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Louisa Fairbrother ('Mrs FitzGeorge')

(1816-1890), Actress; wife of Prince George, 2nd Duke of Cambridge

Sitter in 4 portraits

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Louisa Fairbrother ('Mrs FitzGeorge') as Columbine, by Richard James Lane, printed by  Jérémie Graf, published by  John Mitchell, after  Alfred Edward Chalon - NPG D22106

Louisa Fairbrother ('Mrs FitzGeorge') as Columbine

by Richard James Lane, printed by Jérémie Graf, published by John Mitchell, after Alfred Edward Chalon
hand-coloured lithograph, published December 1839
NPG D22106

Louisa Fairbrother ('Mrs FitzGeorge') as Columbine, by Richard James Lane, printed by  Jérémie Graf, published by  John Mitchell, after  Alfred Edward Chalon - NPG D22385

Louisa Fairbrother ('Mrs FitzGeorge') as Columbine

by Richard James Lane, printed by Jérémie Graf, published by John Mitchell, after Alfred Edward Chalon
lithograph, published December 1839
NPG D22385

Miss Fairbrother as Abdallah in The Forty-Thieves (Louisa Fairbrother ('Mrs FitzGeorge')), by John Brandard, published by  Messrs Fores, published by  Goupil & Vibert, after  James Warren Childe - NPG D36631

Miss Fairbrother as Abdallah in The Forty-Thieves (Louisa Fairbrother ('Mrs FitzGeorge'))

by John Brandard, published by Messrs Fores, published by Goupil & Vibert, after James Warren Childe
hand-coloured lithograph, published 2 January 1845
NPG D36631

Miss Fairbrother as Abdallah in The Forty-Thieves (Louisa Fairbrother ('Mrs FitzGeorge')), by John Brandard, printed by  M & N Hanhart, published by  Messrs Fores, published by  Goupil & Vibert, after  James Warren Childe - NPG D36632

Miss Fairbrother as Abdallah in The Forty-Thieves (Louisa Fairbrother ('Mrs FitzGeorge'))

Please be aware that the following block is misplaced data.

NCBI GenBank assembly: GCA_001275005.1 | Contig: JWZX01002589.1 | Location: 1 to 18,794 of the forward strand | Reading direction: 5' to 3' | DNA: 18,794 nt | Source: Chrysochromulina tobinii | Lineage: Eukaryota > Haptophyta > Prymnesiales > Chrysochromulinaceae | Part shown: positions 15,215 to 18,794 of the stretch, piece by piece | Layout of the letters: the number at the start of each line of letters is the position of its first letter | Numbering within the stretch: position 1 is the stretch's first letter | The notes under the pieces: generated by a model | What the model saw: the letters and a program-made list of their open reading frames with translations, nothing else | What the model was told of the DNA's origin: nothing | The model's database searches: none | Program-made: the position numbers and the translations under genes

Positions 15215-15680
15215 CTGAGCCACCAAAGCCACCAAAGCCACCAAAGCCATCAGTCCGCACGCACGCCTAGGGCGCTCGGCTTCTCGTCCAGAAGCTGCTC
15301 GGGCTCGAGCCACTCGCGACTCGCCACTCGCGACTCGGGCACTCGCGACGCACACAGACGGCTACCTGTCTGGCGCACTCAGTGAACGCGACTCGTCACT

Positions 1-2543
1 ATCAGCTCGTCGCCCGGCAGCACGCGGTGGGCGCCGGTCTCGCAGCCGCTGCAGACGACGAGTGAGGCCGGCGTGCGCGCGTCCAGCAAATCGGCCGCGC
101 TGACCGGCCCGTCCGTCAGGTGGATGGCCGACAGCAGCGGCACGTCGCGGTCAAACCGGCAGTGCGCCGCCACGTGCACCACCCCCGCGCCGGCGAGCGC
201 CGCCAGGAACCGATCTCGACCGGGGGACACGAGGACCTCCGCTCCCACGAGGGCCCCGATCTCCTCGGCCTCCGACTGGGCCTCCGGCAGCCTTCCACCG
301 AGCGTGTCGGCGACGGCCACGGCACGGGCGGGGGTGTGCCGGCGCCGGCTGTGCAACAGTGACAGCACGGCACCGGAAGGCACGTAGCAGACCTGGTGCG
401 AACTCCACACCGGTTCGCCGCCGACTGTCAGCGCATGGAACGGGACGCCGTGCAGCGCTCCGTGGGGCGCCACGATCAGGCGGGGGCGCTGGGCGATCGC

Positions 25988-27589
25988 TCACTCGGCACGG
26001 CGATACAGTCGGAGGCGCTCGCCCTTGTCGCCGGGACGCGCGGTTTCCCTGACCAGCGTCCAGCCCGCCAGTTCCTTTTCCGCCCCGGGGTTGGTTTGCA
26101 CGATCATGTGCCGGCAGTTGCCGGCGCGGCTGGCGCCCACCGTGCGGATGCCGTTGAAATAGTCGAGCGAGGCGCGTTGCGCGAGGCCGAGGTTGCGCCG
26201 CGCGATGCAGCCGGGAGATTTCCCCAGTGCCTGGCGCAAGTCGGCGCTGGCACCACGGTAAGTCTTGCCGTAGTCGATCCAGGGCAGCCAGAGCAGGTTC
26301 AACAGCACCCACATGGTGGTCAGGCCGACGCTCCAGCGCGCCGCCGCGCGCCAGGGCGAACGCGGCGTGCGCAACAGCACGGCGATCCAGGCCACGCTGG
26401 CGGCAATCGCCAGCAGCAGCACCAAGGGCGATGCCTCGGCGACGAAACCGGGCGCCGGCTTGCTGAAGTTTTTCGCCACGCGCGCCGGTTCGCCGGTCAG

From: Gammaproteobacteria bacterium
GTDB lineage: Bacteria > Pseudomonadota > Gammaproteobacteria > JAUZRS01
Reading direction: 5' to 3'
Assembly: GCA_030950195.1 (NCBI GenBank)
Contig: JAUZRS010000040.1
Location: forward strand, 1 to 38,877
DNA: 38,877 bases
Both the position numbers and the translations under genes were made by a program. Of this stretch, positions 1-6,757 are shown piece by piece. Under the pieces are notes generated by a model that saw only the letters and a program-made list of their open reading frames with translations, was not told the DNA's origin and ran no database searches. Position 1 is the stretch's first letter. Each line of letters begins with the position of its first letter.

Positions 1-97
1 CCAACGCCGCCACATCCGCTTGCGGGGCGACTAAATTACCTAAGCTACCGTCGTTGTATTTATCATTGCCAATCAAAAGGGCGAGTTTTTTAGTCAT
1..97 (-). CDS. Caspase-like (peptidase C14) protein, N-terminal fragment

by John Brandard, printed by M & N Hanhart, published by Messrs Fores, published by Goupil & Vibert, after James Warren Childe
hand-coloured lithograph, published 2 January 1845
NPG D36632

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Mrs Tracy Barker

12 January 2017, 23:39

One of Dr. Henry Earle's daughters married a publisher of the name of Farebrother. They had a very remarkable daughter, Louisa Sarah by name. She was highly intelligent and talented, but rather in advance of her times. Coming from a line of such distinguished royal physicians it was no wonder when she decided to make medicine her career. But, whether it was due to the belief that the medical profession was in that day, unsuitable for a lady, or not, she abruptly changed her mind and went on the stage. Although this brought grief and consternation to her parents, her outstanding talent and beauty caused an immediate sensation. It was at once recognised that Louisa Farebrother was someone special and all society flocked to see her. Among the nobility nightly attending the theatre where she was appearing was His Royal Highness The Duke of Cambridge, first cousin to Queen Victoria. He ardently courted her and after twelve months they were married at St Johns Church, Marylebone, London. Queen Victoria, as was expected, was disdainfully shocked and refused to acknowledge the marriage. Consequently Louisa could not be accepted as the Duchess of Cambridge and was known as Mrs. FitzGeorge. Mrs. FitzGeorge was of gentle birth, highly educated and possessed a gracious and charming personality. She proved for fifty long years a devoted wife and mother. The Queen finally agreed to meet with Mrs FitzGeorge due to the general public and the whole of society including her son the Prince of Wales had accepted her as being no less than Royalty's equal. It certainly says a great deal for Louisa's charm and breeding to record that the prejudiced old Queen was completely won over and the subsequent meetings were frequent.

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